The purpose of today’s blog is to remember another Pigskin Pioneer named Paul P. Magoffin. According to the Wikipedia article linked below, Paul Parker “Maggie” Magoffin died on this day in 1956. Before we learn about Magoffin’s Wolverine career, we will look at today’s “trivial matters.”
Part I. Trivia Question of the Day – January 31, 2018
Who was the first man to “captain” a Michigan Football team?
Part I. Trivia Question Answer for January 31, 2018 – David N. DeTar
David DeTar was studying to become a doctor at Michigan in 1878 when he joined what I call the “Pigskin Pioneers.” Racine College in Racine, Wisconsin had issued a challenge to Michigan’s Football Association in October of 1878, but Michigan didn’t really have an organized team at that point. The proposed contest between Racine and Michigan would be in Chicago.
The members of Michigan’s Football Association voted to accept Racine’s challenge on the condition that the game be played in the spring of 1879. This would allow the association sufficient time to organize and train a competitive team. DeTar played a key role in recruiting and training the candidates for Team #1. He also became the first man to captain a Michigan football team. Lots of details had to be worked out before the actual game was played, but it did happen on that historic day – May 30, 1879.
In May 1979, Captain David DeTar took his team to Chicago for Michigan’s first intercollegiate football game. The Chicago Daily Tribune called it the “first rugby-football game… west of the Alleghenies.” The Michigan “footballers” left Chicago with their first victory in their first intercollegiate game. Final score: Wolverines 1 and Purple Stockings 0. Scoring was a lot different in those days, but Captain DeTar made a successful place kick and Michigan had the point they needed for the win.
Captain David DeTar led his men to a tie in the second game of the season in November 1879. So, his Wolverines finished the first season in Michigan Football History with a final record of 1 win, 0 losses and 1 tie. The rest, as they say, is history.
So, today is a good day to honor the memory of a Michigan Man and appreciate his contributions to Michigan football. Dr. David DeTar was there for the start of Michigan’s long, and successful, football history. May Dr. David N. DeTar always rest in peace. Go Blue!
To read more about the 1879 football season check out the links below.
Part II. Trivia Question of the Day – February 1, 2018
What Michigan team was the first one to win eleven games in one season?
Part III. Wolverine of the Day – Paul P. Magoffin
Paul P. Magoffin came to Ann Arbor to play for Fielding Yost in 1904. Magoffin had played at Marietta College in Ohio for one season before he landed on Yost’s roster. The speedy Magoffin was a talented halfback who earned some playing time in 1904, but not a varsity letter.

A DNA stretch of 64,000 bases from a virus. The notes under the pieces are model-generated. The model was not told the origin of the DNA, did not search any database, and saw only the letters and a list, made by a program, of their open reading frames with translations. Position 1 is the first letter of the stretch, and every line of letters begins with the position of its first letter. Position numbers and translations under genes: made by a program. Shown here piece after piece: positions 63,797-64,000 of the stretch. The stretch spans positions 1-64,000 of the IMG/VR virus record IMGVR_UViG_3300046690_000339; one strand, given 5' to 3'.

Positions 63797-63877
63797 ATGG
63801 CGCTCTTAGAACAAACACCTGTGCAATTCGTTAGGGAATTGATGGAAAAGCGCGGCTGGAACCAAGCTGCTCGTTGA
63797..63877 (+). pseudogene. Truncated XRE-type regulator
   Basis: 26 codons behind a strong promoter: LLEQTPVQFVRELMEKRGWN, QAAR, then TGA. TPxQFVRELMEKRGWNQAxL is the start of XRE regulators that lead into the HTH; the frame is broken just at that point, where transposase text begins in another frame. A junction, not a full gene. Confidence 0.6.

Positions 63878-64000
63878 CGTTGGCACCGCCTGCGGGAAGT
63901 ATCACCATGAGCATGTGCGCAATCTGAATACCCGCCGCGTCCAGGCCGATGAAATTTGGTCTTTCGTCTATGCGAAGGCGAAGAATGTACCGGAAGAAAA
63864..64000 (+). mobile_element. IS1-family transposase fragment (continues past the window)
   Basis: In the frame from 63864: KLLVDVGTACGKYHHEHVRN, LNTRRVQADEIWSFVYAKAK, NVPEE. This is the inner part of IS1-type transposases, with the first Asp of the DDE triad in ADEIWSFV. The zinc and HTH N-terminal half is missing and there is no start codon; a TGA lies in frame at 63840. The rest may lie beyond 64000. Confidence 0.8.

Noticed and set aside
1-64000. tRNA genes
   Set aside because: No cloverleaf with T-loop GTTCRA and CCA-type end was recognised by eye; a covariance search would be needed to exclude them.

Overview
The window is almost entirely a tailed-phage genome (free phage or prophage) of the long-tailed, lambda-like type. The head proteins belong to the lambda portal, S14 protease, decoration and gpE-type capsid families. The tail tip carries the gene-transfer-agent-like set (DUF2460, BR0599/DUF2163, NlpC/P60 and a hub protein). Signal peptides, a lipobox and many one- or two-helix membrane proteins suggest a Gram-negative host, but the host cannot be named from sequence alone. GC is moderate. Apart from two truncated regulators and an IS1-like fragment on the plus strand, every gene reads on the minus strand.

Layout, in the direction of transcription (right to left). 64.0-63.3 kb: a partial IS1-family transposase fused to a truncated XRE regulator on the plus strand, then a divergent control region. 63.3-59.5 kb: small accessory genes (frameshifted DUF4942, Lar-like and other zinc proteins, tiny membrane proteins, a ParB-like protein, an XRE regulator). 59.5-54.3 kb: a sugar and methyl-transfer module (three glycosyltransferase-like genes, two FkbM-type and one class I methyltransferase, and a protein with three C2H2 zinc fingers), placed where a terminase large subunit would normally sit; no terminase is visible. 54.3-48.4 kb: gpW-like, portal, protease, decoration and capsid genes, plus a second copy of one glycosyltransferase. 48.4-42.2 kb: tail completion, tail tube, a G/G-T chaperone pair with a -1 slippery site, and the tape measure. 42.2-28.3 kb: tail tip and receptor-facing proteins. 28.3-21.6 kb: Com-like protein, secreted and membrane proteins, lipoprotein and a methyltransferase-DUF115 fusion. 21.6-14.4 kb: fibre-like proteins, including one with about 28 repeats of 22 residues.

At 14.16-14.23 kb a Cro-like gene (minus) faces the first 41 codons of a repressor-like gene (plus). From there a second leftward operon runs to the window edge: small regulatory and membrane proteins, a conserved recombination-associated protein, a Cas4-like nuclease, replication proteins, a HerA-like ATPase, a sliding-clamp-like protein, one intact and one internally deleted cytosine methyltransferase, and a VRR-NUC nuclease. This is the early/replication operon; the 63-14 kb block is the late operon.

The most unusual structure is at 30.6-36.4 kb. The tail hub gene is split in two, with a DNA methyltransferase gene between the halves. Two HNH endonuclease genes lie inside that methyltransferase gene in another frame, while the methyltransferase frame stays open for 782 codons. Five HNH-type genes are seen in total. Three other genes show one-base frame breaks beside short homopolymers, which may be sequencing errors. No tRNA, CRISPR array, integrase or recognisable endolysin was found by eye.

Yost liked Magoffin enough to start him in 4 games in 1905. Michigan won 12 games and lost 1 in the final season of the “Point-a-Minute” years. The Wolverines outscored their opponents by a margin of 495 points to 2! Yes, Coach Yost’s Wolverines dominated college football from 1901 to 1905!
After playing 13 games in 1905, Michigan, because of pressure from the Western Conference, cut back the 1906 schedule to only 5 games. The Wolverines won 4 and lost 1 that season. Interestingly, the Wolverines finished with a perfect record of 1-0-0 in the Western Conference. It was the first, and only, time that Michigan ever won the conference championship with only one victory. Magoffin started all five games and played up to the expectations of his demanding coach. Paul Magoffin was honored by his teammates at the end of the 1906. He was selected as the captain for the 1907 season.
Captain Paul P. Magoffin started five more games in 1907 and helped lead Michigan to a final record of 5 wins, 1 loss and 0 ties. The Wolverines won their only game in conference play and claimed the championship. Yes, it was the first, and only, time that Michigan won a Western Conference Championship with only one victory.
Paul Magoffin finished his Wolverine career with 14 starts and helped Michigan post and 3exceptional record of 21 wins, 3 losses and 0 ties during his three seasons as a full-time player. Paul graduated from Michigan and began a career in coaching. After he left coaching, he continued to officiate the game that he loved for over thirty years.
So, today is a perfect day to remember the contributions of another Michigan Man named Paul Magoffin. He is another good reason that the Wolverines are the winningest team in the history of college football. May Paul P. Magoffin continue to rest in peace. Go Blue!